In a lot of peoples’ minds, this was the ultimate example of Manny Being Manny. For 14 years, this play has been synonymous with Manny’s head in the clouds, Oakleys-With-Built-In-Headphones, lackadaisical approach to playing the field. Which for a decade and a half, has been the incorrect way to look at this play.
I’d argue at no point in Manny’s career was he more aware of the situation around him. At no other point was he more correct in his actions in the field. Bill Belichick would give this play a standing ovation for his preparedness and recognition. Johnny Damon was known for many things: his speed, his hair, his wide open batting stance. He was very much not known for his arm strength. Much like the rest of the world, Manny knew this. So on this particular play, rather than playing with his pud in left field, he decided to get in on the action. Damon was in the deepest part of the field – the deepest part of *any* field. This had disaster written all over it from Jump Street. So Manny went to be a relay man. And honestly, a decent throw from Damon to Manny and David Newhan here is probably out at the dish.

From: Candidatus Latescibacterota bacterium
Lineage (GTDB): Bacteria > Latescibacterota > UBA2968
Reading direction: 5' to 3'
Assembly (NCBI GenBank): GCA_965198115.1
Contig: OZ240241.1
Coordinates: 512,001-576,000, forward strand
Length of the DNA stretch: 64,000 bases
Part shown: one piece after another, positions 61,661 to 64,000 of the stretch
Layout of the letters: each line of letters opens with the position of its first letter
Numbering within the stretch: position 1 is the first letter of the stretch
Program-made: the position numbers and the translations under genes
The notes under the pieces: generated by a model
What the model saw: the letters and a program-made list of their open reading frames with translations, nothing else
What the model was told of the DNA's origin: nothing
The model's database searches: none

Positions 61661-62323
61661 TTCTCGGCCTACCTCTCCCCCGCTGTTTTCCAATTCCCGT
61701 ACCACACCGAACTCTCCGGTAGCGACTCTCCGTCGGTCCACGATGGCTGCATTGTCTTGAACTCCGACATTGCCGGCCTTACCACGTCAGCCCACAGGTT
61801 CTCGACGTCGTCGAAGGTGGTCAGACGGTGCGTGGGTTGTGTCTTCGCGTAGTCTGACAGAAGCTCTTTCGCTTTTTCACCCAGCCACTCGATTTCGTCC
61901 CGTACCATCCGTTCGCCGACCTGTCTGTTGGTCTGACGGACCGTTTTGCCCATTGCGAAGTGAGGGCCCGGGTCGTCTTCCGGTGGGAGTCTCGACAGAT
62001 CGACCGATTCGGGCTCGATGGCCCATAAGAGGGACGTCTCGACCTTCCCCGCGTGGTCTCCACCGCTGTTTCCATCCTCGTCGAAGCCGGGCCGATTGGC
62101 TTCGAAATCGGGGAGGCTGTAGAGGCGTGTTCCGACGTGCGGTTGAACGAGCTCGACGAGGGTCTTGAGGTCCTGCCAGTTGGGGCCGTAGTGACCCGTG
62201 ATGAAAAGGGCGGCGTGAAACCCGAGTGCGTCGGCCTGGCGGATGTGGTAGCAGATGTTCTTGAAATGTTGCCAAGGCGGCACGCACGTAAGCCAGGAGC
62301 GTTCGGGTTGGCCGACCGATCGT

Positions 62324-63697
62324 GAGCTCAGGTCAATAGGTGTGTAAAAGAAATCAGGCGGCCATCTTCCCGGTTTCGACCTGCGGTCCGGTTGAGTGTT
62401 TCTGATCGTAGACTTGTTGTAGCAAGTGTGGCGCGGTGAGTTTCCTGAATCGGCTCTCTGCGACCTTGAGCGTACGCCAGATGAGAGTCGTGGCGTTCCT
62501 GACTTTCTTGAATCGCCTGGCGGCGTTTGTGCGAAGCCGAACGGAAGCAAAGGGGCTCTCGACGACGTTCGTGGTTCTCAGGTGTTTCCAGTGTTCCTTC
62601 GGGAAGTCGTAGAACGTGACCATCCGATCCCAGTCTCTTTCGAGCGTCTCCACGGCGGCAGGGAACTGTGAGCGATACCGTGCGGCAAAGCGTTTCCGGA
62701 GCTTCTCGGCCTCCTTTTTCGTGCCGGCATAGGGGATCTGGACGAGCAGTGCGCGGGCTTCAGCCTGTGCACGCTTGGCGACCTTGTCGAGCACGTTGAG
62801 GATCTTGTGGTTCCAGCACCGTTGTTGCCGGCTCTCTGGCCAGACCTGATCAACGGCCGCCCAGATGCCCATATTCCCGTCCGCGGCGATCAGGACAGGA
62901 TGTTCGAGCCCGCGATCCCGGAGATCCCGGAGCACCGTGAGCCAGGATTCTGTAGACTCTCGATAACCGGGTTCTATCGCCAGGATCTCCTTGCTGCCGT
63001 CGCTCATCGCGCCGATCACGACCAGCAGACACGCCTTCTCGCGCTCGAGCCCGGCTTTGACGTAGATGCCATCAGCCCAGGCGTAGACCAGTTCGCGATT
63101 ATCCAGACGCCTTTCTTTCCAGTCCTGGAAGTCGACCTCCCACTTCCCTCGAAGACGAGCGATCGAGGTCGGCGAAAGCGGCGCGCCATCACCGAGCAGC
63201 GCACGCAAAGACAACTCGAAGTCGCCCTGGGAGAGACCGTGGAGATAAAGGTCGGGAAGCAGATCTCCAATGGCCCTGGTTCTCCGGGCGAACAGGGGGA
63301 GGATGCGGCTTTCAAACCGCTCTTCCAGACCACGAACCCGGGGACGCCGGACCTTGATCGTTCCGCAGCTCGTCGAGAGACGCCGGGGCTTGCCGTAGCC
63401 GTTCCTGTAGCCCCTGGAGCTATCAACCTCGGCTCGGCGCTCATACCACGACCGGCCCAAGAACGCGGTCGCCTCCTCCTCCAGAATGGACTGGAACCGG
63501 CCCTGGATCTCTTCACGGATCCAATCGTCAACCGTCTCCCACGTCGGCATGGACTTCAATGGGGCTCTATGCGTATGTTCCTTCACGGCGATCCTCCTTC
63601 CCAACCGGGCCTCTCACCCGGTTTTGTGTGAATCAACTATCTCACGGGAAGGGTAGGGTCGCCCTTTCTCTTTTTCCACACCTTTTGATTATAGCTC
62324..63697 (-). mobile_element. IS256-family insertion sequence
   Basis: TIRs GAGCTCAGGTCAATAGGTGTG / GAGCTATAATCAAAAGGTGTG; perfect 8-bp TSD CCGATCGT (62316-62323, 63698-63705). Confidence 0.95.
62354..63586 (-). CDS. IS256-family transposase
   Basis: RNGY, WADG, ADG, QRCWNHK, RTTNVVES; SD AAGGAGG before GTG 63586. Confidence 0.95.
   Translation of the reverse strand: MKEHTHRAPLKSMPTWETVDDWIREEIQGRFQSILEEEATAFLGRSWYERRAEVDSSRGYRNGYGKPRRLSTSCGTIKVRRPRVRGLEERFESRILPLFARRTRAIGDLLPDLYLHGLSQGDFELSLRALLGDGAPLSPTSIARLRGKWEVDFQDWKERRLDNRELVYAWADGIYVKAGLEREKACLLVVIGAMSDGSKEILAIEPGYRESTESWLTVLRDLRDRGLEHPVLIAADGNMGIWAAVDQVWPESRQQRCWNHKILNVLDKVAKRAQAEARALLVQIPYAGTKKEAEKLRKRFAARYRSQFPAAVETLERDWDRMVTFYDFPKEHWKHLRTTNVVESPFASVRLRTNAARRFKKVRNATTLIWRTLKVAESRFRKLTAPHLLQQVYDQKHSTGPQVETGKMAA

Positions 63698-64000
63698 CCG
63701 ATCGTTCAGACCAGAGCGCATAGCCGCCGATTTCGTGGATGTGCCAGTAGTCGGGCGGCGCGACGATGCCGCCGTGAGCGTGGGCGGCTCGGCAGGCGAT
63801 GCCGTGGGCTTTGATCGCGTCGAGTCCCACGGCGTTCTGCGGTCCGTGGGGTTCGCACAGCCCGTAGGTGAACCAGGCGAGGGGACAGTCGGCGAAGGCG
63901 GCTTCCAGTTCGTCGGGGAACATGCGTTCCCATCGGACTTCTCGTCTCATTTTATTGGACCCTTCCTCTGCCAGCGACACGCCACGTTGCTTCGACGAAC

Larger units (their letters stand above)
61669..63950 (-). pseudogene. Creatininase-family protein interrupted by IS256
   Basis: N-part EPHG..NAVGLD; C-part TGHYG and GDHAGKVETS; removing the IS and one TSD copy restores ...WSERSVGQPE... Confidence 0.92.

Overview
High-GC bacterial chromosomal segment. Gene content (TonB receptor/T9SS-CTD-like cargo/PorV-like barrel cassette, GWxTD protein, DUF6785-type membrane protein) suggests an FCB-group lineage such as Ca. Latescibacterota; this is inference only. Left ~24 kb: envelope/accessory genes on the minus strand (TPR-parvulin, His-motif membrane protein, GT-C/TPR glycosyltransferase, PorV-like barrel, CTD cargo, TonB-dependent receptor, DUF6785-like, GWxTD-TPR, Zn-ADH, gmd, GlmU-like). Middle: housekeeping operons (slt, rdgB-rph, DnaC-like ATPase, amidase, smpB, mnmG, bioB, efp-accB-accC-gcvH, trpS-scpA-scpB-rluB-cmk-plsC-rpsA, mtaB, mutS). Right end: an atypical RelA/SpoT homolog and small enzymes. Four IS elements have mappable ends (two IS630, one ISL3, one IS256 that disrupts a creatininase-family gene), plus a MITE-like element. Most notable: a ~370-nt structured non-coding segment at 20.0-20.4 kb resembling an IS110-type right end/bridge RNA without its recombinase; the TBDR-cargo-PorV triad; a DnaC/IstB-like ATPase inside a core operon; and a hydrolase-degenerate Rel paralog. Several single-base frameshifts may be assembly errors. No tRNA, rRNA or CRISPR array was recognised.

While Manny’s dive is imprinted in the brains of millions, very few ask where that ball was even going in the first place. Watch the play again. Manny is directly in front of all the other relay men. That ball would still be slowly rolling towards the dugout today if Manny hadn’t put his cat-like reflexes on display to stop this errant throw. Manny was such an unselfish teammate that he’s carried this joke on his shoulders for 14 years without uttering as much as a peep about it. Had he not acted, Damon’s throw would’ve been mocked for an eternity. That’s the mark of a great locker room guy, his ability to fall on the sword and take on all criticism. Is Manny a hero? That’s not my call to make. He still has a laundry list of Manny Being Manny moments to his name, I just don’t think this one should be classified among them.